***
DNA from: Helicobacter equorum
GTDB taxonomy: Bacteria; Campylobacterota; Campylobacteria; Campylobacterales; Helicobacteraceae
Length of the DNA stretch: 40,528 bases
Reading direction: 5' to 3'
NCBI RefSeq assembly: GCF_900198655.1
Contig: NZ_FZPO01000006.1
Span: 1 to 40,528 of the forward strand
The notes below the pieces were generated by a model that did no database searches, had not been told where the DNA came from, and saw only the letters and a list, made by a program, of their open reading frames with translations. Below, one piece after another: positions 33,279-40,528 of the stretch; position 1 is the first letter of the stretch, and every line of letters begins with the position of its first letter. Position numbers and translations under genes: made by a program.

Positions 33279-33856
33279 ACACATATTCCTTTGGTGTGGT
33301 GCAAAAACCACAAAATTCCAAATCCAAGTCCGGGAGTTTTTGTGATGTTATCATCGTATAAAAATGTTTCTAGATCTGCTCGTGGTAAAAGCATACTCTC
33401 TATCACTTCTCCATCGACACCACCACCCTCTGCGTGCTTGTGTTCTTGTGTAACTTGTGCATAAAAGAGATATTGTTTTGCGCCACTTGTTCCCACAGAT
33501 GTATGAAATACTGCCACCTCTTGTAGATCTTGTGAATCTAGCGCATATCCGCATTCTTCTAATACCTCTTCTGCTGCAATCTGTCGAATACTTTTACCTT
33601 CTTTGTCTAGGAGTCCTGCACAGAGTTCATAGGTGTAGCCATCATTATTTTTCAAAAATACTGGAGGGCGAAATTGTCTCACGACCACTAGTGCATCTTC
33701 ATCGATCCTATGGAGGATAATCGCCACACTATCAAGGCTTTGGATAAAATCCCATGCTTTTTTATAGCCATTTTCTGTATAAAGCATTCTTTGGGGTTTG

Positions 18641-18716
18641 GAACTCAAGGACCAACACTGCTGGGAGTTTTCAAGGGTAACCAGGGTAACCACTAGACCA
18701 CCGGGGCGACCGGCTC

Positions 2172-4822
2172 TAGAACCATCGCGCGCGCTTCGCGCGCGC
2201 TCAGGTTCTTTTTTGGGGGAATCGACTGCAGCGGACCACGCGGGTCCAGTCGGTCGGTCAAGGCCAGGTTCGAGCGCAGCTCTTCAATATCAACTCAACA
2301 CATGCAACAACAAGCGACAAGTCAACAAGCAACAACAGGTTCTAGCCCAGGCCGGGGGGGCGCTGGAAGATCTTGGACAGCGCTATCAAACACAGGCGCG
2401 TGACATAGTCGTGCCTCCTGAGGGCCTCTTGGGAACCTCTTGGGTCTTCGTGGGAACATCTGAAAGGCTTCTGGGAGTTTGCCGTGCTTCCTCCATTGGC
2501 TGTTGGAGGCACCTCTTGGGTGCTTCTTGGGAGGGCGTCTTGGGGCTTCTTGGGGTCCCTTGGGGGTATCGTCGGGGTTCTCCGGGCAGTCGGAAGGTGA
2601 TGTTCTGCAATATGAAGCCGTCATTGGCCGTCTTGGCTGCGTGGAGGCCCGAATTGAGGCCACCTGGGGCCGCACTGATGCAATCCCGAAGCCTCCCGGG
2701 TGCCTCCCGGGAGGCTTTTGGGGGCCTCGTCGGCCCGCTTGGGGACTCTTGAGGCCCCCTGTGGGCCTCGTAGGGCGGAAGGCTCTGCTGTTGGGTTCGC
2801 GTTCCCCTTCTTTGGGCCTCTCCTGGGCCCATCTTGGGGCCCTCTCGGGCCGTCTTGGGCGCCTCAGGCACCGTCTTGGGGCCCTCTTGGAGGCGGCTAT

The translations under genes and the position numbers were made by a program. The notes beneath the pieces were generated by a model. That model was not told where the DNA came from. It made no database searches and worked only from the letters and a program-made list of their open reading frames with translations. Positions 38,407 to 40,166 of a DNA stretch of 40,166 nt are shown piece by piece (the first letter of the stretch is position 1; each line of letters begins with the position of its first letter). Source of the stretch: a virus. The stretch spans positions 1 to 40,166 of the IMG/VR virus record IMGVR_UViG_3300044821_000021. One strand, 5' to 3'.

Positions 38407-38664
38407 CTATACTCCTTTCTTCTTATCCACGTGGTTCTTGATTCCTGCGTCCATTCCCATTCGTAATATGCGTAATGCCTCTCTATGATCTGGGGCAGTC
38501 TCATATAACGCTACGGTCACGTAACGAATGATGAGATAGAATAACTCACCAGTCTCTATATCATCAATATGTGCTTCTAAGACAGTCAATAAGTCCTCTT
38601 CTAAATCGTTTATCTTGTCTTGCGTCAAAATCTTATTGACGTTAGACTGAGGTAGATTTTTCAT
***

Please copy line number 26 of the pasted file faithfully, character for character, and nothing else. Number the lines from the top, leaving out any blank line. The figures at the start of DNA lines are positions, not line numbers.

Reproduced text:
2701 TGCCTCCCGGGAGGCTTTTGGGGGCCTCGTCGGCCCGCTTGGGGACTCTTGAGGCCCCCTGTGGGCCTCGTAGGGCGGAAGGCTCTGCTGTTGGGTTCGC